2. Despite being very low in calories and fat, they are excellent sources of antioxidants, dietary fiber, minerals, and vitamins.

  3. Tomatoes, including cherries, along with olives and fish, form the basis of the health-benefiting Mediterranean diet.

  4. Cherries are fine sources of antioxidants including lycopene, zeaxanthin, cryptoxanthin, and α and ß-carotenes.

  5. Lycopene, a flavonoid antioxidant, is a unique phytochemical compound found in tomatoes. Red cherry tomatoes tend to possess more of this antioxidant. Together with carotenoids, lycopene may decrease the risk of certain cancers and heart disease, and also help to keep the immune system healthy through scavenging harmful oxygen-free radicals. Studies show that lycopene protects the skin from ultraviolet (UV) rays and thus offers some defense against skin cancer.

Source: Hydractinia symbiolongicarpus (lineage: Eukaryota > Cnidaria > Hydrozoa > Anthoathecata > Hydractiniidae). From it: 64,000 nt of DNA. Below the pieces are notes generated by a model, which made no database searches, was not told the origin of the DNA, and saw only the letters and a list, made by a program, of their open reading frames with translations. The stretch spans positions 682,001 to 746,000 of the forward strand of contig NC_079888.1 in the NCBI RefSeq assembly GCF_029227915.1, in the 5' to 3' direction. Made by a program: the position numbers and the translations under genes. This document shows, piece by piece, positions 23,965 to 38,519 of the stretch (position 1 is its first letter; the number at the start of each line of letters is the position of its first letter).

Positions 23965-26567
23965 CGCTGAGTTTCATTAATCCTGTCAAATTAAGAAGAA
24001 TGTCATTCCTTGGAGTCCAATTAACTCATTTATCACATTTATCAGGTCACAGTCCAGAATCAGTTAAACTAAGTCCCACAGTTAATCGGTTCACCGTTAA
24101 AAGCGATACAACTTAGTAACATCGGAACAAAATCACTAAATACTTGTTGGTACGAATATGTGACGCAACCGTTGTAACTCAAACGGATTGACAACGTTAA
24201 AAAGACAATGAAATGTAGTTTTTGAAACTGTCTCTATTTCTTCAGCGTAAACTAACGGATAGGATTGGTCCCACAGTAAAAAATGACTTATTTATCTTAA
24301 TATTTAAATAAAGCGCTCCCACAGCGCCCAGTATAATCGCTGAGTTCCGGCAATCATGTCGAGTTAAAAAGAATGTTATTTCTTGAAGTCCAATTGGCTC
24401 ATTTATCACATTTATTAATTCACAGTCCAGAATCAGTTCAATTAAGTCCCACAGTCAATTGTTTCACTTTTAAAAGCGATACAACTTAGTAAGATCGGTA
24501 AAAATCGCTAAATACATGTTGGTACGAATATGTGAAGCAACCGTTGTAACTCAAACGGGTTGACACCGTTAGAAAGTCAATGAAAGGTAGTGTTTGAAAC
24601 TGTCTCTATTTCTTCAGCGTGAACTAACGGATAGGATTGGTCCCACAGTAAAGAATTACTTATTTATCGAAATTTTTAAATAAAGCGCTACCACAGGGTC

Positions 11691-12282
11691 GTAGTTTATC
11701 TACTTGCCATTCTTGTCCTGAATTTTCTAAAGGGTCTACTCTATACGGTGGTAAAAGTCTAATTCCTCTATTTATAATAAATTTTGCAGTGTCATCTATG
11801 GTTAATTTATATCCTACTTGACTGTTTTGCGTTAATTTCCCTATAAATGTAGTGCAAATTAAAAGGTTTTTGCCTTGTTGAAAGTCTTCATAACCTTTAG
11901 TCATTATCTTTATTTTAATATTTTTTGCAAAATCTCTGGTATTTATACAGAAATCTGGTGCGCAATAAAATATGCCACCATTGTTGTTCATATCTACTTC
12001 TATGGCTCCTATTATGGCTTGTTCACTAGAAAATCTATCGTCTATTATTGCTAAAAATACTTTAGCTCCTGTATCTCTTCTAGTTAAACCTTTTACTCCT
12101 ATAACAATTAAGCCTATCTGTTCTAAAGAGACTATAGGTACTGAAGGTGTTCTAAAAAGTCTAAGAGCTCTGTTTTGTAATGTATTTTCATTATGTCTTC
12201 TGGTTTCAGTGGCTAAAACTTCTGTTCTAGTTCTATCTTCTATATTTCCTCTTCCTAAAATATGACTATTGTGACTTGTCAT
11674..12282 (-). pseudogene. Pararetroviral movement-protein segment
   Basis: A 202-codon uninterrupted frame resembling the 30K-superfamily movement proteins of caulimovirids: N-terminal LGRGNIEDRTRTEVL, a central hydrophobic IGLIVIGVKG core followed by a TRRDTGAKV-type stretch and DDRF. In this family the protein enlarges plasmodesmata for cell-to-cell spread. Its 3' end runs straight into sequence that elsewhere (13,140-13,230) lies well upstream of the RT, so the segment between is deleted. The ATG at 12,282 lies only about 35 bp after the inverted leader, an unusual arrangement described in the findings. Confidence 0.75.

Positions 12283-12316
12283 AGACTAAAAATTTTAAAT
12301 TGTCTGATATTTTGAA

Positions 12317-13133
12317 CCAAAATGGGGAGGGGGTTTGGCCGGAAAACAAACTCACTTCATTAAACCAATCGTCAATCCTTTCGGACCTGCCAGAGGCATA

6. Zeaxanthin is another flavonoid compound present abundantly in cherry tomatoes. Zeaxanthin helps protect eyes from "age-related macular related macular disease" (ARMD) in older adults by filtering harmful ultraviolet rays.

  7. Cherry tomatoes are excellent sources of vitamin-A; 100g provides 833 IU (28% daily recommended levels). Together with flavonoid antioxidants such as α and ß-carotenes, xanthins, and lutein, vitamin A plays a major role as an antioxidant, helping maintain healthy mucosa and skin. Consumption of natural food items rich in flavonoids has been found to help protect from lung and oral cavity cancers.

  8. Furthermore, these tiny berries are a very good source of antioxidant vitamin-C (providing 21% of recommended daily levels per 100 g); consumption of foods rich in vitamin-C helps the body develop resistance against infectious agents and scavenge harmful free radicals.